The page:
This overview is based solely on reports made to KZN Monitor, so it is by no means comprehensive and does not necessarily cover known hotspots which were the subject of much media and monitoring attention.
The nature of most complaints
The majority of complaints related to alleged infringements of electoral rules relating to the ban on political canvassing around the polling stations and unauthorised party supporters (i.e. identifiable by their apparel) entering the voting area. Allegations of insulting and intimidatory behaviour at the entrance to the voting area were also common. Areas from which reports of this nature were received, during the daylight hours, were
- Mthengwani near Murchison and Ward 24 outside Gamalakhe (south coast)
- Nhlabankosi (agricultural training centre, Umzumbe, south coast)
- Macambini (Mshoko High School, Ward 1 area, Nyoni)
- Muden (Zibambaleni hall and other polling stations)
- Aphaphini High School, Ward 1, Sweetwaters, Pietermaritzburg
- Nobande school, Sweetwaters
- Zezokuhle Primary School, Ward 1, Mpumuza, Pietermaritzburg
Towards nightfall, fears were expressed at Ocheni, Maphumulo, that tensions between IFP and ANC might erupt into violence, but it seems that political intervention defused the situation. The local station commissioner attended the situation and reported that all was well.
More serious incidents
In two other areas, however, tensions had increased considerably by early evening, leading to calls for the deployment of more police (see below).
In the Sweetwaters area, where intimidation and threat were rife prior to the elections (and in previous elections), and irregularities had been alleged during the day, the ANC alleged that death threats had been made against them, and that they felt very unsafe because the police posted at the different polling stations were taking no action against persons who were breaking the law.
At the Nogide polling station, which falls under uMsinga district, the ANC’s election co-ordinator in the area Bhazuka Dladla and two party supporters (female) were allegedly beaten by IFP supporters. Dladla was assisted by police in leaving the area, and required medical attention. A case has been opened.
In Pongola, ANC councillor Busi Mvelase was allegedly threatened with death by IFP supporters in the evening. She called the police and they did respond.
In the eHlabeni area of Bulwer (which is also serviced by the Creighton SAPS) a local man who has reportedly received military training, Shayamamba Zulu, allegedly beat people at the polling station and damaged property (he is also alleged to have committed other crimes). He was arrested by the SAPS.
Security force performance
There seems little doubt that the presence of significant numbers of security force personnel from outside of affected areas has played a major role in securing largely peaceful elections. Independent observers and monitors, too, played an important role. In known hot spots such as Pongola, Muden and Macambini, mention was made of police from outside of the area making positive interventions in the face of threat or electoral laws being broken. Macambini residents, in particular, were most grateful for the deployment of army personnel. There have also been positive interventions by local police, including in the Maphumulo area.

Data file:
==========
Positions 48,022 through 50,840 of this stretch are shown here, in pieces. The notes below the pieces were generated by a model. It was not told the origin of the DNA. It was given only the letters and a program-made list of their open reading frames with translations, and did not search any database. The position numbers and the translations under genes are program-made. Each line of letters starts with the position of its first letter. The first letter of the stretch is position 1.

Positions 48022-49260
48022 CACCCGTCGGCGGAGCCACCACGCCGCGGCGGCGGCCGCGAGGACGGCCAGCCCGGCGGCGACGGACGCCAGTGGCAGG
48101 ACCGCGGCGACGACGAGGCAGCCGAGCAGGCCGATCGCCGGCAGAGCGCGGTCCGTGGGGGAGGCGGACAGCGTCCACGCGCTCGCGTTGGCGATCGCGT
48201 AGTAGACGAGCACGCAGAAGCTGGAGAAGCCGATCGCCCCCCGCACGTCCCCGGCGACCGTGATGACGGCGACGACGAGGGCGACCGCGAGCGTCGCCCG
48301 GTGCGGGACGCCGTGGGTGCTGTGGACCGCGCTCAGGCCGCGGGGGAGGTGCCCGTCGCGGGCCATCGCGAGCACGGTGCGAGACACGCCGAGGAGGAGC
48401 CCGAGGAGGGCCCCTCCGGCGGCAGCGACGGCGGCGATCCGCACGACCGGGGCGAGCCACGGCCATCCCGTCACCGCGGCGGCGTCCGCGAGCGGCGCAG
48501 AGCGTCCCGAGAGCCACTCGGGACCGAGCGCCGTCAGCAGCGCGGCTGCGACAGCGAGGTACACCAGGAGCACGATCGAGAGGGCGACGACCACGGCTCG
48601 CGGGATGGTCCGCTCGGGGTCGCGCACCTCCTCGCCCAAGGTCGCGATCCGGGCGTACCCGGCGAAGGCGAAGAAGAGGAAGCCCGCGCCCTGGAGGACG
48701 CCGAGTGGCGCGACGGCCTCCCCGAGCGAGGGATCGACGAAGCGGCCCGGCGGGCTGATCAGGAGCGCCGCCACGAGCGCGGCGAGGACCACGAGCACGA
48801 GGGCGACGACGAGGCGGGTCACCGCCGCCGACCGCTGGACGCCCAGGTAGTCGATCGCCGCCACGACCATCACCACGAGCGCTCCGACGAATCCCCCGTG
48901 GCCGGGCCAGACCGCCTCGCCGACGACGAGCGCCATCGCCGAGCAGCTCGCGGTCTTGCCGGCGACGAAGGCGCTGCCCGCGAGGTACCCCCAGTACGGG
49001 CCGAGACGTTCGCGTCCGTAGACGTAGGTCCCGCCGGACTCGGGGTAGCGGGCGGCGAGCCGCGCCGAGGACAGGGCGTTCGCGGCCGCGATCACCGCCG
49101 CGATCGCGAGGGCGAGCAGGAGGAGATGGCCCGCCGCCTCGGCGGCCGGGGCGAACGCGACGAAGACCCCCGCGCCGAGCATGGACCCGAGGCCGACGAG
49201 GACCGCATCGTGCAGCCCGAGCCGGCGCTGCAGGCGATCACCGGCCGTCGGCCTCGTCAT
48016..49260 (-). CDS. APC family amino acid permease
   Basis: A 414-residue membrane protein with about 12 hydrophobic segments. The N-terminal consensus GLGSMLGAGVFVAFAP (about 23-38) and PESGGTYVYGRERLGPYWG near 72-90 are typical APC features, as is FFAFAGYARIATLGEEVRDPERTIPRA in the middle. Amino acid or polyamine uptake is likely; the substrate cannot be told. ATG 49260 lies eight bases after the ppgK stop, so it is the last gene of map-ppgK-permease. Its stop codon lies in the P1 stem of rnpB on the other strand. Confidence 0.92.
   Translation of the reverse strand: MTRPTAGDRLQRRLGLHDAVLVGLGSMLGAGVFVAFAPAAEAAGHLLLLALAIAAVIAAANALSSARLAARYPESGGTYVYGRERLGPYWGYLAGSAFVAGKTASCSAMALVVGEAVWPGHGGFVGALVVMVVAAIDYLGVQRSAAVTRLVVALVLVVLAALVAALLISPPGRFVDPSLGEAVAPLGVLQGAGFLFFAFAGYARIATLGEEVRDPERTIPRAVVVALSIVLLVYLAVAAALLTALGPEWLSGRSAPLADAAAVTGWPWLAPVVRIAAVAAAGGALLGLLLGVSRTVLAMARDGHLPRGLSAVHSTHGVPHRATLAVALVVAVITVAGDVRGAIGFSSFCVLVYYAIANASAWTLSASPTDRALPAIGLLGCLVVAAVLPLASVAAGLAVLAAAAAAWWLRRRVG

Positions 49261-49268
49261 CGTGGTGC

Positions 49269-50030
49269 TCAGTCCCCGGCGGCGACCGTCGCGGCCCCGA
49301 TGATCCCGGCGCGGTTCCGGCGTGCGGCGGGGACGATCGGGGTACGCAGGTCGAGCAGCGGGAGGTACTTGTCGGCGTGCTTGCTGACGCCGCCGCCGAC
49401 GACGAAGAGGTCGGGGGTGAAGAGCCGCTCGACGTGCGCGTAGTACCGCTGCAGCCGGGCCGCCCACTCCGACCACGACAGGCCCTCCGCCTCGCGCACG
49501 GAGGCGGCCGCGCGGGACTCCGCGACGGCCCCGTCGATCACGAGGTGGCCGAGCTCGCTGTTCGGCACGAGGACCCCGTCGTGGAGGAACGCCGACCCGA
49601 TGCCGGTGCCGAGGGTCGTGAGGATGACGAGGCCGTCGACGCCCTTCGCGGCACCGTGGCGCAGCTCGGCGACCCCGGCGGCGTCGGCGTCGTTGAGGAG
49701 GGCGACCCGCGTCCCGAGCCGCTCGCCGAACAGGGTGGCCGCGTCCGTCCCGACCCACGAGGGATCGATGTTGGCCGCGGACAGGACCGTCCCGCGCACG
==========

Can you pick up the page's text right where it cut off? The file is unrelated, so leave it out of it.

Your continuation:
However, the fact that in a number of areas electoral laws were allegedly broken in the presence of the police is a cause for concern. Once again it seems that more police may be deployed in urban area polling stations than at remote rural stations where there is far more risk to electoral officers, party agents and voters. The police deployed at Nogide station (uMsinga) are alleged to have left the station before the counting started. In the case of Sweetwaters and Mpumuza it was necessary to contact the Plessislaer station commissioner and request that he personally check on all the stations, in the light of allegations which were being made about police inaction.
Calls for more police to be deployed came as darkness descended, but the election deployment had already stretched police resources to the limit. Short of exceptional circumstances such calls would not be necessary if the police at polling stations were seen to be doing their jobs – and to be calling for assistance themselves if there were a need for it. It is not acceptable that electoral officials, party agents and, in some cases, voters, should fear for their lives during the evening hours, when the voting is winding up and votes are being counted. The lesson for future elections is that there must be systems in place to ensure that police do what they are supposed to do – and that all station commissioners are easily accessible and able to respond to complaints personally, and without delay, given their responsibility as management.
Although the voting is over the threat of violence remains, especially during the period that election results are being announced. It is imperative that security forces remain deployed to prevent any violent reactions during this period.